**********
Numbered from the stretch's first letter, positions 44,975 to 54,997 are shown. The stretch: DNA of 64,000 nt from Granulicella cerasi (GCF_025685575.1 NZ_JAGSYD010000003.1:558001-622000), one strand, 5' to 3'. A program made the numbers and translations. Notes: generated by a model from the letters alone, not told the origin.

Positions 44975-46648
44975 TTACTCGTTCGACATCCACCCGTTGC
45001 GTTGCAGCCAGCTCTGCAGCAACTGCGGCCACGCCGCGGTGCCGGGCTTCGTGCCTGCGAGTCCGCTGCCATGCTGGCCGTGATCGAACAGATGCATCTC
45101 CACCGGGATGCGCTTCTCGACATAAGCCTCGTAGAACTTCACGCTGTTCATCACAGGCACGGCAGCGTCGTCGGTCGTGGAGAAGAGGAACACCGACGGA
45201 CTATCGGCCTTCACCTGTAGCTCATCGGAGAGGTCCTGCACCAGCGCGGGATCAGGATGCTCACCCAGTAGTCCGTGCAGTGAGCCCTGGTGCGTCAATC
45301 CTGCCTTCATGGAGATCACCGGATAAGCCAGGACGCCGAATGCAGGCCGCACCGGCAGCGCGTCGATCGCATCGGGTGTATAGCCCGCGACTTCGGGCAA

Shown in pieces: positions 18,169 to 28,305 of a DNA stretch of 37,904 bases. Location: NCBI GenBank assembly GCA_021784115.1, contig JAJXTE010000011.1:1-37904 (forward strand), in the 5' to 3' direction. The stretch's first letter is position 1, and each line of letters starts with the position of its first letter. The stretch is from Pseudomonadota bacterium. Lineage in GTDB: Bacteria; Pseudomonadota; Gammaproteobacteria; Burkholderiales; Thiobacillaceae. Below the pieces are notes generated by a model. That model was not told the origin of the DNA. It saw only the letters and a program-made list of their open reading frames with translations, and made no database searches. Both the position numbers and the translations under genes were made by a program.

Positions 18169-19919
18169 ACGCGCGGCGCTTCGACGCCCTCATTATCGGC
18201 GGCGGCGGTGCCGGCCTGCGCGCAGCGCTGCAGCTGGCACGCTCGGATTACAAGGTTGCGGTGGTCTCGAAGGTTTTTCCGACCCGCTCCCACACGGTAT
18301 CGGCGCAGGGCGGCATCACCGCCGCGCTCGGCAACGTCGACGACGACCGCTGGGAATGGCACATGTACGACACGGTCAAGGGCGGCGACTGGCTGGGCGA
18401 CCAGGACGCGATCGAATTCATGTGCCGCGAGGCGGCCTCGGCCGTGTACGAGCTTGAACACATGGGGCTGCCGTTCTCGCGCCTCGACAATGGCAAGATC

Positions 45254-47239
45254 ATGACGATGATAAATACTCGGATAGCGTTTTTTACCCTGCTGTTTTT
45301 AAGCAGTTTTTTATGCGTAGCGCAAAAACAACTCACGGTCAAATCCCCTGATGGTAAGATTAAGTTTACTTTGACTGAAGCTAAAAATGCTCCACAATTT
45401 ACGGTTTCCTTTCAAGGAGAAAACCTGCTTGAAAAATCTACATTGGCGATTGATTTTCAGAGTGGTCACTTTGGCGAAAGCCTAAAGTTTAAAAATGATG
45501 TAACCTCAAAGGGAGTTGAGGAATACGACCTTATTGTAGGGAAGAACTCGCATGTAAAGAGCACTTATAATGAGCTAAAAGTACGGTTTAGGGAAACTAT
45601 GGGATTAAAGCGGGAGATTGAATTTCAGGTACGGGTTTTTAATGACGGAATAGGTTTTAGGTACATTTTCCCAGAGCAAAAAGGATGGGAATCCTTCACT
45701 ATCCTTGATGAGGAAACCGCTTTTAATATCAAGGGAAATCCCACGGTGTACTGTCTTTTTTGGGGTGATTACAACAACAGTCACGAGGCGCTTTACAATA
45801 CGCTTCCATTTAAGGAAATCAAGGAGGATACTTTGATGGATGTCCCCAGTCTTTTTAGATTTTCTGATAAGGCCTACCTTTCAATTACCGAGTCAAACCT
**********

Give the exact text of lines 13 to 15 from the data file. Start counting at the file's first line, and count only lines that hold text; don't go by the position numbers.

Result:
18401 CCAGGACGCGATCGAATTCATGTGCCGCGAGGCGGCCTCGGCCGTGTACGAGCTTGAACACATGGGGCTGCCGTTCTCGCGCCTCGACAATGGCAAGATC

Positions 45254-47239
45254 ATGACGATGATAAATACTCGGATAGCGTTTTTTACCCTGCTGTTTTT